Aluminium recycling is set to increase

Channel 9 reported on the 1st of February that the Victorian Government is going to announce a recycling scheme. The State Government is preparing to launch 'Cash for Cans' to address Victoria's recycling problem. At this stage, it likely won't be operational before 2023. Martin Folley, Government minister said 'The Victorian Government wants a holistic response that makes sure that we do is simply not off-shore our waste' (1). Every other State and Territory in Australia already has a similar scheme either in place or in the pipeline.

trash.jpg

The process of recycling an aluminium can take as little as 6 weeks (2). In the earth's crust, Aluminium is the third most abundant element. The element is a silvery-white, lightweight metal that is soft and malleable. The name aluminium is derived from the Latin name for alum, 'alumen' meaning bitter salt (4). The element was discovered in 1825 by Hand Oersted.

It is a great metal to recycle, roughly two-thirds of aluminium ever produced is still in use today. The element can be recycled endlessly without compromising any of its unique properties or quality (3). Aluminium's lifecycle provides significant benefits through recycling, saving 95% of the energy it would take to make new aluminium metal.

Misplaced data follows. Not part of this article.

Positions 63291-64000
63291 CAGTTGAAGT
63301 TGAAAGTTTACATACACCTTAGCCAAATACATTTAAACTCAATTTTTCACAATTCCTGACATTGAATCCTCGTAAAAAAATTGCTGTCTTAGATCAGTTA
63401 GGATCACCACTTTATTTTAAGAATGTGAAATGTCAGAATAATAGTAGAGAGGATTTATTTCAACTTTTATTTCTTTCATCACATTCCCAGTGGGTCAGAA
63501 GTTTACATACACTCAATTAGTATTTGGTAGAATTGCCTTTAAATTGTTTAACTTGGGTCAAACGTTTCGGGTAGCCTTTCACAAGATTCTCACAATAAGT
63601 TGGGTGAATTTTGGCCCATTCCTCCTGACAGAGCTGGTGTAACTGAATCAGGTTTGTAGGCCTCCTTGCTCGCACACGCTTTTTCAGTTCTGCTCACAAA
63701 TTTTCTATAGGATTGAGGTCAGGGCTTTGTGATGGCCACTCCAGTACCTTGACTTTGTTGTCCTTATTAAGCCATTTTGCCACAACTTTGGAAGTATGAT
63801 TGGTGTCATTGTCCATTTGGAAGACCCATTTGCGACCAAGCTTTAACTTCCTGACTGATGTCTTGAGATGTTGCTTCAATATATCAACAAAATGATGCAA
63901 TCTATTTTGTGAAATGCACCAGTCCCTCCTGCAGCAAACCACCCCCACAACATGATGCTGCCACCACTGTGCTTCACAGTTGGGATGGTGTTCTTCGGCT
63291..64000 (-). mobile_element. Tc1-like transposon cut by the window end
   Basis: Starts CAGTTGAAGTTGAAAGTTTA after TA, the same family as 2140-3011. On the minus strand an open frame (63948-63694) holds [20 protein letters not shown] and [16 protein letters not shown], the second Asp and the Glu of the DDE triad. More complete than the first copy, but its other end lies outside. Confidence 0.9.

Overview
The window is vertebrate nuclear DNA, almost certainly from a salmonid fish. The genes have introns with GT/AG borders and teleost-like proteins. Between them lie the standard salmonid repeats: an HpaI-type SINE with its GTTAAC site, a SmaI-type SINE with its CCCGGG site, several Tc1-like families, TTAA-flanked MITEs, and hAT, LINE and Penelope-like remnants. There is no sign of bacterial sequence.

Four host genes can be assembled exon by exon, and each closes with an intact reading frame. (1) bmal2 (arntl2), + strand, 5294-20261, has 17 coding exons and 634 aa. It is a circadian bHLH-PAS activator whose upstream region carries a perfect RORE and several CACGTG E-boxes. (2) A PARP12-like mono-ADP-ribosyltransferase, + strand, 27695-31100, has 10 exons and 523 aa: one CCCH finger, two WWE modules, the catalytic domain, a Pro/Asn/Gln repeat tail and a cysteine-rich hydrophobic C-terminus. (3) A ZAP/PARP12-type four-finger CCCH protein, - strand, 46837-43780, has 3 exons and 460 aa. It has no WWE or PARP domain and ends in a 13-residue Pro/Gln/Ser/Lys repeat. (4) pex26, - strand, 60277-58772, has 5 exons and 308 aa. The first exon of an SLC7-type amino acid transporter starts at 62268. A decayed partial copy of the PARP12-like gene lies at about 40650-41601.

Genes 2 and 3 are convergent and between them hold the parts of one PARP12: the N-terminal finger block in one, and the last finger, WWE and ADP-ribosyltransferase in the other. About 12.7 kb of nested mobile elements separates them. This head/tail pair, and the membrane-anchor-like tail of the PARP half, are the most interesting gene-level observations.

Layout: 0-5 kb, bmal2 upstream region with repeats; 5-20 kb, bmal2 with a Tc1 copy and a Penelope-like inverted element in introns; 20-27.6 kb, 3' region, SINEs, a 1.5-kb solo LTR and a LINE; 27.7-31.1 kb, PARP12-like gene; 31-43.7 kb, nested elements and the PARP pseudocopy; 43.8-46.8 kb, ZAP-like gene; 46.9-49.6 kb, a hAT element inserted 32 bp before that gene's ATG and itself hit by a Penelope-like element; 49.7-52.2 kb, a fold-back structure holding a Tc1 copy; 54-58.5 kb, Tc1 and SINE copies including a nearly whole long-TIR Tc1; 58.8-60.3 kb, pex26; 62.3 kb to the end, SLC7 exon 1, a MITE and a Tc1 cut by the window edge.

There are 5 steps to recycling aluminium including, collecting craps, crushing, remelting and secondary casting:

Step 1: Collecting Scrap

There are two categories of aluminium scrap. New scrap is extra material that arises during the manufacture and fabrication of aluminium products, up to the point where they are sold to a consumer. Examples of new scrap could include aluminium sheet offcuts or extrusions. Old scrap is the other category of aluminium scrap. This is material that has been used by a consumer and has been discarded. An example could be an old window frame, used electrical cabling or a used aluminium beverage can. Scrap aluminium is retrieved from people's homes, scrap merchants as well as local and regional authorities like local councils.

Or of course, you can take your cans into your local recycling depot.

Step 2: Sorting Scrap